Fortunately Costa Rica does not get hurricanes but here's a funny look at Hurricane preparedness that we received from a friend about our Key West House
We're in the hurricane season. Any day now, you're going to turn on the TV and see a weather person pointing to some radar blob out in the Ocean or Gulf and making two basic meteorological points:
(1)There is no need to panic.
(2) We could all be killed.
Yes, hurricane season is an exciting time to be in Florida. If you're new to the area, you're probably wondering what you need to do to prepare for the possibility that we'll get hit by "the big one." Based on our experiences, we recommend that you follow this simple three-step hurricane preparedness plan:
STEP 1: Buy enough food and bottled water to last your family for at least three days.
STEP 2: Put these supplies into your car.
STEP 3: Drive to Nebraska and remain there until Halloween.
Unfortunately, statistics show that most people will not follow this sensible plan. Most people will foolishly stay in Florida.
We'll start with one of the most important hurricane preparedness items:
HOMEOWNERS' INSURANCE: If you own a home, you must have hurricane insurance. Fortunately, this insurance is cheap and easy to get, as long as your home meets two basic requirements:
(1) It is reasonably well-built, and
(2) It is located in Nebraska.
Unfortunately, if your home is located in Florida, or any other area that might actually be hit by a hurricane, most insurance companies would prefer not to sell you hurricane insurance, because then they might be required to pay YOU money, and that is certainly not why they got into the insurance business in the first place. So you'll have to scrounge around for an insurance company, which will charge you an annual premium roughly equal to the replacement value of your house. At any moment, this company can drop you like used dental floss.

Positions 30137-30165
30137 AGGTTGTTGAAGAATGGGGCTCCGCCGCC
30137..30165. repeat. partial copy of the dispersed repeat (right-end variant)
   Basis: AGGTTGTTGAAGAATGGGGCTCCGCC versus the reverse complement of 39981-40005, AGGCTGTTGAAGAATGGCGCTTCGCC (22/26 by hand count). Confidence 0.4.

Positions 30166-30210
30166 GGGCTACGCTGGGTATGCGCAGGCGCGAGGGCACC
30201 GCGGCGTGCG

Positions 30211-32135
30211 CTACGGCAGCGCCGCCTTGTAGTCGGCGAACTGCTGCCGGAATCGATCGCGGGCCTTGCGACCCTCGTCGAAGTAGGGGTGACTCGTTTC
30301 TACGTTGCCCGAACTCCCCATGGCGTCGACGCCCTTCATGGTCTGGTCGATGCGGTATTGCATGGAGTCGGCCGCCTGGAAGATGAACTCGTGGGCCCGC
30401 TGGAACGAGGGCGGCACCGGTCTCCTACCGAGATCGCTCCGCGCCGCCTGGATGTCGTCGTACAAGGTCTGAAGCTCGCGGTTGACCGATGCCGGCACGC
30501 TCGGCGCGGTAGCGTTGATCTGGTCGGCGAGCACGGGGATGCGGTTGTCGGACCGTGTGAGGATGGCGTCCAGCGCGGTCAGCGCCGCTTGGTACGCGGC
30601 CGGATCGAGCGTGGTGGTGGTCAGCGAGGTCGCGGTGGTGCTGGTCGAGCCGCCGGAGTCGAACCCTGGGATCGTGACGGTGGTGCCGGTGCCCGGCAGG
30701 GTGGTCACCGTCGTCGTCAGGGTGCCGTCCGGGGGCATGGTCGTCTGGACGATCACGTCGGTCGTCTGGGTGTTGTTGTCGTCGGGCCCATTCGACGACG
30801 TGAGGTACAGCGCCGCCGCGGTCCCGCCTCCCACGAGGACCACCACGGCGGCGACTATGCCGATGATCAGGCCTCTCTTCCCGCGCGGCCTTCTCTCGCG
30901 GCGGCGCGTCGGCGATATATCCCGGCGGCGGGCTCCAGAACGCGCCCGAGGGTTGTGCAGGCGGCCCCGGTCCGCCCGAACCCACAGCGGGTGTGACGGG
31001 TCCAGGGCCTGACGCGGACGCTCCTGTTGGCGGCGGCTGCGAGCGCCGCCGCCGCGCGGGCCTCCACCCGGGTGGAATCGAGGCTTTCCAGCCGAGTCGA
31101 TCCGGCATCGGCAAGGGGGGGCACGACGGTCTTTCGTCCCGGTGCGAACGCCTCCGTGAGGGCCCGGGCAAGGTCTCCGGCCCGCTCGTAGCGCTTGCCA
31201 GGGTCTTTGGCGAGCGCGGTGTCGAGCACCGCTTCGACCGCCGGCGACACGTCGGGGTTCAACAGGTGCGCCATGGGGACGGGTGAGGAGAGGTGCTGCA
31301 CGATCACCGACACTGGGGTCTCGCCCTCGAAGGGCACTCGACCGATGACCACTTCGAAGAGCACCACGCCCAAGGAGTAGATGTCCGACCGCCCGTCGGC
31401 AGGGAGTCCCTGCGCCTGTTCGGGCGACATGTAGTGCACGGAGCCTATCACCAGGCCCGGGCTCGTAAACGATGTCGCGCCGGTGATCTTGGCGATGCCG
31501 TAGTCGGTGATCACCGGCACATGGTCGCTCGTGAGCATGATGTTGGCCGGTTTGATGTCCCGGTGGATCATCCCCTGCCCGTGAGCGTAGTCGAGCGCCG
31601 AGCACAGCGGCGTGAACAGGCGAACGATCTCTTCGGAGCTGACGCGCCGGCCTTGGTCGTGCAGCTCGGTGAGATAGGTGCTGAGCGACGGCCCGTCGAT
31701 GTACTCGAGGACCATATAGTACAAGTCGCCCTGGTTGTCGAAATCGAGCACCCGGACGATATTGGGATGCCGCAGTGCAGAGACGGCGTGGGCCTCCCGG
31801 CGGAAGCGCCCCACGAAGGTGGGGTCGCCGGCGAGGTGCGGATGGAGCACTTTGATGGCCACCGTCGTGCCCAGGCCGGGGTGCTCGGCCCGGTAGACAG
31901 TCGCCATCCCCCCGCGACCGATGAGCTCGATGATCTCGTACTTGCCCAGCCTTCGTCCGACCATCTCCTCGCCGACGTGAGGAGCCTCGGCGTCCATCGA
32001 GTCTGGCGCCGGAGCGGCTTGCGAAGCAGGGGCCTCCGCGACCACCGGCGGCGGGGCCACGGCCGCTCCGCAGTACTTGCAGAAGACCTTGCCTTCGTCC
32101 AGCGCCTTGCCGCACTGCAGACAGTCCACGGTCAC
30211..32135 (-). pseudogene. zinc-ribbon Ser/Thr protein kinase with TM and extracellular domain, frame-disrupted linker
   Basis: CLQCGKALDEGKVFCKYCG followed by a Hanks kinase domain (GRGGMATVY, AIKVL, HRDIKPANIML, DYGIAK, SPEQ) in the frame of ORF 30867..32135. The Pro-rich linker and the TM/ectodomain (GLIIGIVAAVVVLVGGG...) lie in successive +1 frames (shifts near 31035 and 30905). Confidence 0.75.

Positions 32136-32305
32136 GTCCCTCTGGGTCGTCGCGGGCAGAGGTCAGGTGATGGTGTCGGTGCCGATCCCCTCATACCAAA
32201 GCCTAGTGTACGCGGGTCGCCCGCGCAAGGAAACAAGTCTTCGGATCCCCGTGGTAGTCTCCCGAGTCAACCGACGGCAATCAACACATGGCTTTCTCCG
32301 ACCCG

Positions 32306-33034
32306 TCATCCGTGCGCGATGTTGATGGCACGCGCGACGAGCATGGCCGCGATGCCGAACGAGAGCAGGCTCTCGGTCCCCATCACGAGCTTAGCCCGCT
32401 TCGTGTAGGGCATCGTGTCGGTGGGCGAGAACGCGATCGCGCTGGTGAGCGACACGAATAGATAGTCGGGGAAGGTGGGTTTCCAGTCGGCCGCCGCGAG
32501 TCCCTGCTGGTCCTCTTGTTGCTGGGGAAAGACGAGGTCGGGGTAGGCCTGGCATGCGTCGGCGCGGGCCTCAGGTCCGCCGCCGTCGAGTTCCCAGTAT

I have had an estimated 27 different home-insurance companies. This week, I'm covered by the Bob and Big Stan Insurance Company, under a policy which states that, in addition to my premium, Bob and Big Stan are entitled, on demand, to my kidneys. If you live near the water in Florida, you’ll have many policies, one for wind, one for flood, one for homeowners. All of these policies will insure that the bank will be fully paid for your loss but you get nothing but an empty wind swept lot covered with destroyed lawn furniture, roof shingles and trailers. At least once per year your insurance company will “cancel” your policy causing your mortgage lender to find you a new, more expensive policy than before. You may eventually be able to buy an insurance policy to insure against cancelled policies.
SHUTTERS: Your house should have hurricane shutters on all the windows, all the doors, and--if it's a major hurricane--all the toilets. There are several types of shutters, with advantages and disadvantages:
Plywood shutters: The advantage is that, because you make them yourself, they're cheap. The disadvantage is that, because you make them yourself, they will fall off and kill your neighbors.
Sheet-metal shutters: The advantage is that these work well, once you get them all up. The disadvantage is that once you get them all up, your hands will be useless bleeding stumps, and it will be December.